Hey, bunny! Good news for the victims of New Year pet craze

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Back in 2012, the Year of the Rabbit heralded the start of an ironic welfare issue for pet bunnies in China. While the Chinese began buying the latest must-have pet in a furry frenzy of enthusiasm, both vets and the public needed to understand more about their needs.

Since 2012, the pet rabbit population in China has exploded, both in response to demand and being a cheap pet, as well as a result of ignorance of their fast breeding. Many rabbits are suffering ill health or die as a result of inappropriate diet, handling and general husbandry, and overpopulation and abandonment are now very common problems.

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This needless suffering is not due to cruelty as such, but a simple lack of understanding, which is now being resolved through education. While cats and dogs are more commonly kept as companion animals in China, the needs and behaviors of the sociable, vegetarian bunny are misunderstood by many pet owners and the vets who care for them.

2That’s why ACTAsia’s veterinary Train the Trainer program stepped in to teach vets in China what they need to know to help pet bunnies stay healthy and happy.

ACTAsia and Vets For Compassion (VFC) worked with local partner CSAMA when they visited China in the autumn for the regular Train the Trainer programme, which focuses on cats and dogs. But this time, Dr. Narelle Walters of the Melbourne Rabbit Clinic was invited to provide some additional veterinary training.

3Veterinarians in Beijing and Zhongshan welcomed the specialist theoretical and practical training to expand their knowledge on rabbits as a species, which included Diet & Dentition, Husbandry & Handling, Anaesthesia and Surgery. Dr. Walters also gave a presentation at the Veterinary University in Hangzhou for the student vets and following the trip, stated that ‘Volunteering to update Chinese veterinarian’s on the care and treatment of rabbits has been a very rewarding experience.  China is a beautiful country and the enthusiasm of the veterinarians attending the ActAsia conference was inspiring.’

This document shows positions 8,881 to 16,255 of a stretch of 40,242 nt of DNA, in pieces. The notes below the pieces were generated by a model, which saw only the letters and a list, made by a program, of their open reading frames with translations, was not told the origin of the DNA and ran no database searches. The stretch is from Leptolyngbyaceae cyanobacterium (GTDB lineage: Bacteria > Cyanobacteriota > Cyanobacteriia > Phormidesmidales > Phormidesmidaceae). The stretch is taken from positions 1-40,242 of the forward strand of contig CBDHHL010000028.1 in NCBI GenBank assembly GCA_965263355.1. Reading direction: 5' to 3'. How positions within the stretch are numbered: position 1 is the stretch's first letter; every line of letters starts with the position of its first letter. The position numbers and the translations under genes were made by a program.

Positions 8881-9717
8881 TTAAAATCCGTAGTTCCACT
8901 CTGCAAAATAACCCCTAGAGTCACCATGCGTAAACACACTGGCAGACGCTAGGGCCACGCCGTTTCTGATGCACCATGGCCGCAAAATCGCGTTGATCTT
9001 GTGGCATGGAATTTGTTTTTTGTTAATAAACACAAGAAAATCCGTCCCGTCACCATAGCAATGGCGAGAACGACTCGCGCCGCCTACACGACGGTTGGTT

Feedback from participants has been tremendously positive. Many didn’t even know that a rabbit’s diet should include plenty of hay, and that without it there are likely to be many welfare issues, as well as medical challenges for the vets!

Since then, our social media WeChat group of vets in China has been exchanging information and advice with the Australia vets and between themselves, creating a strong animal welfare-minded Vet Community. One of the vets mentioned ‘I realised how unskilled my rabbit treatment was before. I have been using more care, always advising the owners to give their bunnies more hay and I now use big towels to hold them which is very helpful. The most amazing thing is that I learned how to treat them, step by step.’

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By supporting us now, you are helping us visit China again and reach hundreds more vets who are continuously working to reduce the suffering of animals! Find us on social media and www.actasia.org

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